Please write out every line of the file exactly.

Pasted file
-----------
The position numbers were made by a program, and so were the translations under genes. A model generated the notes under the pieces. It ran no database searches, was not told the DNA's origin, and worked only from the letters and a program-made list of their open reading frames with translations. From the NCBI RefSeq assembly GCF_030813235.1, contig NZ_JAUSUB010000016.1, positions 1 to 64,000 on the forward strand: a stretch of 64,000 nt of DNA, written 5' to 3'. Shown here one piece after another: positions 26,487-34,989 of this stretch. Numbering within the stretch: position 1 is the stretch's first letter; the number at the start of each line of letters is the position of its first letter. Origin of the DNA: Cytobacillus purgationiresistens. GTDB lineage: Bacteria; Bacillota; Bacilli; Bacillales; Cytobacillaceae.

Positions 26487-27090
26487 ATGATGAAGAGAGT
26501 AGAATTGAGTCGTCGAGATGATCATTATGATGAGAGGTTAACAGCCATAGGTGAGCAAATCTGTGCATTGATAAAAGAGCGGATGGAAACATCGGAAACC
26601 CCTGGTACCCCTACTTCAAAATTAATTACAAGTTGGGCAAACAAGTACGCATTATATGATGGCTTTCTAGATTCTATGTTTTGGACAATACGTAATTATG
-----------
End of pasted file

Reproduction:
The position numbers were made by a program, and so were the translations under genes. A model generated the notes under the pieces. It ran no database searches, was not told the DNA's origin, and worked only from the letters and a program-made list of their open reading frames with translations. From the NCBI RefSeq assembly GCF_030813235.1, contig NZ_JAUSUB010000016.1, positions 1 to 64,000 on the forward strand: a stretch of 64,000 nt of DNA, written 5' to 3'. Shown here one piece after another: positions 26,487-34,989 of this stretch. Numbering within the stretch: position 1 is the stretch's first letter; the number at the start of each line of letters is the position of its first letter. Origin of the DNA: Cytobacillus purgationiresistens. GTDB lineage: Bacteria; Bacillota; Bacilli; Bacillales; Cytobacillaceae.

Positions 26487-27090
26487 ATGATGAAGAGAGT
26501 AGAATTGAGTCGTCGAGATGATCATTATGATGAGAGGTTAACAGCCATAGGTGAGCAAATCTGTGCATTGATAAAAGAGCGGATGGAAACATCGGAAACC
26601 CCTGGTACCCCTACTTCAAAATTAATTACAAGTTGGGCAAACAAGTACGCATTATATGATGGCTTTCTAGATTCTATGTTTTGGACAATACGTAATTATG